That sense of heroic fatalism is even stronger in another film from 1930, The Dawn Patrol (dir. Howard Hawks; closely remade by Edmund Goulding in 1938 with Errol Flynn), about a WWI squadron of French pilots whose commander is forced to send them up on dangerous suicide missions. After pilots are shot down, they are simply replaced by young recruits who have little chance of survival. Richard Barthelmess plays a dashing, experienced flyer who after a reckless but successful mission is promoted into an even worse role: having to order the new men to their death. For all its darkness, The Dawn Patrol still traffics the ideal of the knight in the sky: chivalrous warriors who remain emotionless in the face of death. In one scene, a German pilot shoots down one of the men, Scott. It is then revealed that the German has been captured and that Scott is still alive. When they all meet at the base, rather than fight they get drunk, sing songs, and act like friends. The foreword to the film poetically defines the mold of these aviators: “pitifully young, inexperienced, bewildered—but gloriously reckless with patriotism.” Although the context has greatly changed, the sky-knight trope is still very much present in later films like The Blue Max (dir. John Guillermin, 1992), Castle in the Sky (dir. Hayao Miyazaki, 1986), Porco Rosso (dir. Hayao Miyazaki, 1992), The Rocketeer (dir. Joe Johnston, 1991), Sky Captain and the World of Tomorrow (dir. Kerry Conran, 2004), Les Chevaliers du ciel (a.k.a. Sky Fighters) (Gérard Pirès, 2005), and The Red Baron (dir. Nikolai Müllerschön, 2008), all of which present swashbuckling pilots in dramatic aerial confrontations that require singular skill and derring-do. Another one, Flyboys (dir. Tony Bill, 2006), which retreads nearly every WWI fighter film since Dawn Patrol, simply has one character state the theme dumbly: “We’re kind of like flying knights, don’t you think?” (figure 4).
Iron Eagle (dir. Sidney J. Furie, 1986) and its Vietnam-era update Flight of the Intruder (dir. John Milius, 1991) both pursue the fantasy of [End Page 320] pilots who commandeer jets to make an unauthorized flight for a higher moral purpose, and both require one of the two rogue jet pilots to die sacrificially in order for the other to complete his mission. Whereas WWI films of the 1930s featured individual pilots fighting like independent contractors but having to learn to integrate into a system, these films fantasize what an individual can do if he himself simply takes over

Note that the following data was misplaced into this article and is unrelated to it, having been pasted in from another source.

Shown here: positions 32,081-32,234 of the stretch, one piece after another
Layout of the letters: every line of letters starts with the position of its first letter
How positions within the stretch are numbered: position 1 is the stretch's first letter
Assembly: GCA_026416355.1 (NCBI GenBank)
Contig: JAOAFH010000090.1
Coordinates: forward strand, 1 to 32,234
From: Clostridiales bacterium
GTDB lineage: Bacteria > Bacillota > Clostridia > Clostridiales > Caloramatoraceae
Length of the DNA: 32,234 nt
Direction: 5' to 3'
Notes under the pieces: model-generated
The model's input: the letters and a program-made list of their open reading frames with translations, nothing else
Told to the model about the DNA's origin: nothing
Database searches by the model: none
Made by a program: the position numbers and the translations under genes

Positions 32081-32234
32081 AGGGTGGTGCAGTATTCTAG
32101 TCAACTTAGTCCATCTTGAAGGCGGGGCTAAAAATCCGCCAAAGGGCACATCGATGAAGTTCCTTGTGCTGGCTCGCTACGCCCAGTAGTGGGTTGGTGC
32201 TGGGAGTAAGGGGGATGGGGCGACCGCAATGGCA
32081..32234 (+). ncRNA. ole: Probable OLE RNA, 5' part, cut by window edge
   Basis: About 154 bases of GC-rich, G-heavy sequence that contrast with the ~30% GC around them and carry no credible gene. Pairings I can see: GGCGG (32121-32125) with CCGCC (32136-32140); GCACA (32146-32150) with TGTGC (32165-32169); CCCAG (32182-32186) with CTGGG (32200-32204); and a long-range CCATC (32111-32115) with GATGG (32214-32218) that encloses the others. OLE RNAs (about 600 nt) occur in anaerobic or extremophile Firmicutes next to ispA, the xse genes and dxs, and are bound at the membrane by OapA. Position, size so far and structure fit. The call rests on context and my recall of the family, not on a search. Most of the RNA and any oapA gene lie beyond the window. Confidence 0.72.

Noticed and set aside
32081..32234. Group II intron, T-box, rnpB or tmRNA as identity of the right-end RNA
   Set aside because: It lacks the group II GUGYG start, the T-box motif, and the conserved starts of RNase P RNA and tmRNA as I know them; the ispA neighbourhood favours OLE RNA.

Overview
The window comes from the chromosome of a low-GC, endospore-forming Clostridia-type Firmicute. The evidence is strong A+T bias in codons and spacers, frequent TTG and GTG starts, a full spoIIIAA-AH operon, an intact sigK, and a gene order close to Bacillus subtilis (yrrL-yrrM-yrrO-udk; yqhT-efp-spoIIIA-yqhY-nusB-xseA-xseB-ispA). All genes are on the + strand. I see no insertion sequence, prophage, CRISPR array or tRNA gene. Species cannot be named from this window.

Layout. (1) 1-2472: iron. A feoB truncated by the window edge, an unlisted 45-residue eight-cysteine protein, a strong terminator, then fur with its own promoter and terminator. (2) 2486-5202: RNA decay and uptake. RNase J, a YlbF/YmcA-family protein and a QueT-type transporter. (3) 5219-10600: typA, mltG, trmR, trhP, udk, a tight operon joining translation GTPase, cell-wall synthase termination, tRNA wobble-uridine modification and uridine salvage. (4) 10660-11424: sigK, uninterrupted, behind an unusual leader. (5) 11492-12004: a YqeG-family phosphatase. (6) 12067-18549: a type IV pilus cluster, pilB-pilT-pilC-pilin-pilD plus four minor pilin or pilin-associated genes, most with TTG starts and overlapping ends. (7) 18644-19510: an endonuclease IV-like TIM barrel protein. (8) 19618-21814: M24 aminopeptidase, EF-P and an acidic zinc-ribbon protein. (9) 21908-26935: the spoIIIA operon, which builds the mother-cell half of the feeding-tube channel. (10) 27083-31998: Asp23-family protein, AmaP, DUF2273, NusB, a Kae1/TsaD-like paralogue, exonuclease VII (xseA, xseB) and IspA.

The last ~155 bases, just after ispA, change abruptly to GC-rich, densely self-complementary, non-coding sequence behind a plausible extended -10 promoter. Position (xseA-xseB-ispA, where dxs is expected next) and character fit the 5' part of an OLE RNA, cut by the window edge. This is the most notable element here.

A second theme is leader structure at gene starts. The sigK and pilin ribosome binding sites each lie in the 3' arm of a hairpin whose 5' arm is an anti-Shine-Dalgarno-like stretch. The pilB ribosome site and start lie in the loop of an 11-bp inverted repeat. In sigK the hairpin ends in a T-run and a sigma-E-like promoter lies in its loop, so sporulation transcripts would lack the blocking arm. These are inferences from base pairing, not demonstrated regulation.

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the system. The most famous of this type of film, Top Gun (dir. Tony Scott, 1986), keeps its fighter pilot just on the right side of the law but still follows the same pattern by requiring the death of a partner in order to help the central character develop.
Setting aside these militaristic, adolescent fantasies, it is much more common to see contemporary war films emphasize a necessary camaraderie between fighters. Memphis Belle (dir. Michael Caton-Jones, 1990), based on the real WWII B-17 (Boeing Flying Fortress bomber) that was the first to complete twenty-five bombing missions, is full of this inter-relationship: the exchange of lucky charms between crew members, the outlining of small but critical flight routines, the collaboration in flight, the frantic communication during combat, and an ensemble cast that keeps one role from standing out above others. Likewise, Thirty Seconds over Tokyo (dir. Mervyn LeRoy, 1944) makes a special point of showing the cooperation and respect between the Army and Navy that was needed to do the then impossible: launch bombers from an aircraft carrier. Two contemporary films that focus on individually piloted aircraft rather than bomber crews nonetheless also develop a similar sense of fellowship. Red Tails (dir. Anthony Hemingway, 2012), fictionalizing the struggle of the Tuskegee Airmen to fly more advanced combat missions during WWII, rather simplistically presents racial segregation as a shared obstacle for the pilots to overcome but still earnestly argues for collaboration as an important feature of that war. Pearl Harbor (dir. Michael Bay, 2001), whose last act replicates Thirty Seconds over Tokyo, aims for an even more kaleidoscopic vision of war. A grandiose epic, the film begins with two future pilots’ formative childhood experience accidentally starting and flying an airplane. Again, unlike films such as Top Gun that promoted the maverick’s near-mystic expertise in flying, WWI and WWII films like Pearl Harbor invoke a sense of fate and accident that separates the living from the dead and that leads to a much more fraternal attitude between pilots. This idea is most explicit in the supernatural fantasies A Guy Named Joe (dir. Victor Fleming, 1943) and its remake Always (dir. Steven Spielberg, 1989), both of which see dead pilots return as angelic guardians for their predecessors.